Development and evaluation of a physical activity intervention for older adults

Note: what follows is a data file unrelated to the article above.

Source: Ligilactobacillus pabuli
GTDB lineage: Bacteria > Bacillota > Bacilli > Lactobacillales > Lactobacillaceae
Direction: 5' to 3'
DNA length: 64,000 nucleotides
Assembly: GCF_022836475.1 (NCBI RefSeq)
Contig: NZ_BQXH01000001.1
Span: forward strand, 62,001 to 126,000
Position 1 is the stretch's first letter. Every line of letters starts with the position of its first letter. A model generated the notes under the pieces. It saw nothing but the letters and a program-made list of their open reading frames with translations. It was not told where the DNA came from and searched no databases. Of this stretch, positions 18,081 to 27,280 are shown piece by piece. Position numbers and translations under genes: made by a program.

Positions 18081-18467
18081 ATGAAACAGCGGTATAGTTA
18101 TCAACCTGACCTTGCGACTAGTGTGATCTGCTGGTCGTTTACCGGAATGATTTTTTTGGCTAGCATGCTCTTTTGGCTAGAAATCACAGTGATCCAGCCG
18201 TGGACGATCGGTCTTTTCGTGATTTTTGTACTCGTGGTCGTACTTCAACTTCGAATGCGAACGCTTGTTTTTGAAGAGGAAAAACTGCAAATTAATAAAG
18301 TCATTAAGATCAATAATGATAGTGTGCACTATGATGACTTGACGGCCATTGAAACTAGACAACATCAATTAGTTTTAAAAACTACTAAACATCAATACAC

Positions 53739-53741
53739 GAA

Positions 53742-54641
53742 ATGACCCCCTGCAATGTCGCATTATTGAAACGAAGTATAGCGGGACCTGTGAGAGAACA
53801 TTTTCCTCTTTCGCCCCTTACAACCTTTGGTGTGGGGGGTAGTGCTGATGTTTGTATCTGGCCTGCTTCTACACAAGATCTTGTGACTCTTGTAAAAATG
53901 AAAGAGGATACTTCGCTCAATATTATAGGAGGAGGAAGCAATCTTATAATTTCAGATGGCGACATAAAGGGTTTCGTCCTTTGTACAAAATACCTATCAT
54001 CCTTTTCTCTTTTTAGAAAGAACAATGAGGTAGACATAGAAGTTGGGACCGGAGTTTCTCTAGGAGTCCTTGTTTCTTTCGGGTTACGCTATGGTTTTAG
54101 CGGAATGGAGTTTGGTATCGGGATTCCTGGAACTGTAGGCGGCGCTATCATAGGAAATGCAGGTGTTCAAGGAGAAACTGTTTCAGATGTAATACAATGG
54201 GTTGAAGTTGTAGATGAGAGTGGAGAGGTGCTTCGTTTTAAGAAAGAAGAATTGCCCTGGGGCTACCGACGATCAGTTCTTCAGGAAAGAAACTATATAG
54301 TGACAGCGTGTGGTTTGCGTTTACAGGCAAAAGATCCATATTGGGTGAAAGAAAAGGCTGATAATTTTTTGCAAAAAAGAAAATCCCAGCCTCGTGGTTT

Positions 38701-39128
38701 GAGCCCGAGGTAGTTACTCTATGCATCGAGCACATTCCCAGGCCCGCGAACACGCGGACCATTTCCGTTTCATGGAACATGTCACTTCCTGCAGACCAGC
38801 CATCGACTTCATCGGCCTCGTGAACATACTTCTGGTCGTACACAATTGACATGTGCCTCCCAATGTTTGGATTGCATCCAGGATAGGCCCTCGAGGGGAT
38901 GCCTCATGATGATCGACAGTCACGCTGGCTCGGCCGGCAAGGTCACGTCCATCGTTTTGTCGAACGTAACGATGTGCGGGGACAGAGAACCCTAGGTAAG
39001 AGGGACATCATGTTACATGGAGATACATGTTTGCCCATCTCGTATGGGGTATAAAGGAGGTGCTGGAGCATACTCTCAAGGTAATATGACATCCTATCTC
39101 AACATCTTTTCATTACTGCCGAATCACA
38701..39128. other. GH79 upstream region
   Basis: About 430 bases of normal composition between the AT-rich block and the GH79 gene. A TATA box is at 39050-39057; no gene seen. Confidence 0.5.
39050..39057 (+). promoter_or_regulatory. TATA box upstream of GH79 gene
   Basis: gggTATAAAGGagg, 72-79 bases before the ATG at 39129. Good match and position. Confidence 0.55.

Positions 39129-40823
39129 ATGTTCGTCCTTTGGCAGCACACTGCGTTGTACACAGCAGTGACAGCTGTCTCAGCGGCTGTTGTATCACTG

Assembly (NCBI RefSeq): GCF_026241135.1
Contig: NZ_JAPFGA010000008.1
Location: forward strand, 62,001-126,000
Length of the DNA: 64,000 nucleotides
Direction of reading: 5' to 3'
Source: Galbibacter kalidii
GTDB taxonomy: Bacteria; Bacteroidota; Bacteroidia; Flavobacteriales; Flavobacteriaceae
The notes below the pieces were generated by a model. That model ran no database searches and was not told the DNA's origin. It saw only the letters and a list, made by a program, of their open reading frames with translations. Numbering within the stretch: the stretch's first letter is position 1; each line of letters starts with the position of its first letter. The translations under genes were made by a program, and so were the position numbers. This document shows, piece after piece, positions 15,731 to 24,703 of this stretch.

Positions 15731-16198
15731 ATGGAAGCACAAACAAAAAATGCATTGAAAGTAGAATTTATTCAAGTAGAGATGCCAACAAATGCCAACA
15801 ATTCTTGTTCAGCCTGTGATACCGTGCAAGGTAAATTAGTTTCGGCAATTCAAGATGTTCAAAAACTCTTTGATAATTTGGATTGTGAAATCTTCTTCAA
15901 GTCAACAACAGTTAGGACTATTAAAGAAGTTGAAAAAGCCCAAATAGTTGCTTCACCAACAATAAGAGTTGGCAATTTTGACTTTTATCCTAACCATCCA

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The present knowledge of factors associated with older adults’ physical activity behaviour is limited. Therefore, this study trialled an innovative physical activity program for older adults, investigating effective recruitment and retention strategies, and exploring the adults’ perceptions of physical activity. A total of 573 subjects were recruited into the quasi-randomised controlled trial, located in 30 intervention and 30 control neighbourhoods in the Perth metropolitan area. The initial response rate was 74% (260/352) in the intervention group and 82% (313/382) in the control group. Self-reported questionnaires administered at three time points (baseline, 3-months, 6-months) measured physical activity levels, personal and demographic information, including perception of financial struggle, proximity to friends, and other psychosocial data. Descriptive statistics, repeated measure analysis of variance, logistic regression and generalised estimating equations were used in the analysis. Qualitative data on the participants’ perceptions of physical activity were collected through one-on-one interviews (n=16). The results showed that: 1. This cost-effective recruitment procedure facilitated the selection of a reasonably representative sample of 65 to 74 year olds from the Perth metropolitan area. Names of 7378 older adults were obtained from the Federal Electoral Roll, then 6401 potential subjects were matched to telephone numbers and phoned with subjects meeting the screening criteria invited to join the program (n = 4209). From this sample, 573 subjects were recruited. More females (63%) than males (37%) were recruited.The study attracted a greater proportion of ‘obese’ older adults (27%) relative to state averages. 2. Over the intervention period there was a significant increase in participants’ total physical activity of 2.25 hours per week (p >.001). The General Estimating Equation analysis confirmed significant increase in physical activity from baseline to midpoint (p=.002) and to post intervention (p=.0031). Perceptions of financial struggle (p=.020) were positively correlated with physical activity time spent by participants, whereas having friends or acquaintances living nearby (p=.037) had a significant negative correlation with physical activity time. 3. At the end of the intervention, 32% of the intervention group and 25% of the control group had dropped out, resulting in an overall drop out rate of 28%. Most of the attrition occurred in the first 3 months (77%). Characteristics of individuals lost to attrition (n=86, 35%) were compared with program completers (n=162, 65%). Logistic regression analysis showed that those lost to attrition came from areas of lower socio-economic status, were overweight, were less physically active, and had a lower walking self-efficacy score and a higher loneliness score. The results suggest that to improve retention and to avoid potential bias, early assessment of these characteristics should be undertaken to identify individuals at risk of attrition. 4. Based on the finding of this research, future intervention studies should consider: the role of tertiary students as a skilled resource; the use of volunteers to contain costs; the importance of a tailored program; the appropriateness of walking as a form of physical activity for this age group; the enjoyment associated with a walking group; and the usefulness of social support.This practical program is potentially effective and sustainable for mobilizing physically inactive older people. 5. Qualitative research highlighted the need for older adults to receive more specific information on: the benefits of physical activity; the role of pain management in physical activity; and the concept that involvement in physical activity in younger years leads to involvement when older. The older adults also expressed a desire to engage in less age appropriate activities. These results suggest that the intervention was successful in recruiting older adults into and retaining them in the intervention, documenting a need for early identification of individuals at risk of attrition. The program significantly increased the participants’ weekly mean time for physical activity and identified factors that affect their commitment to physical activity programs. This program was practical and could be used as a model for physical activity programs aimed at older adults.
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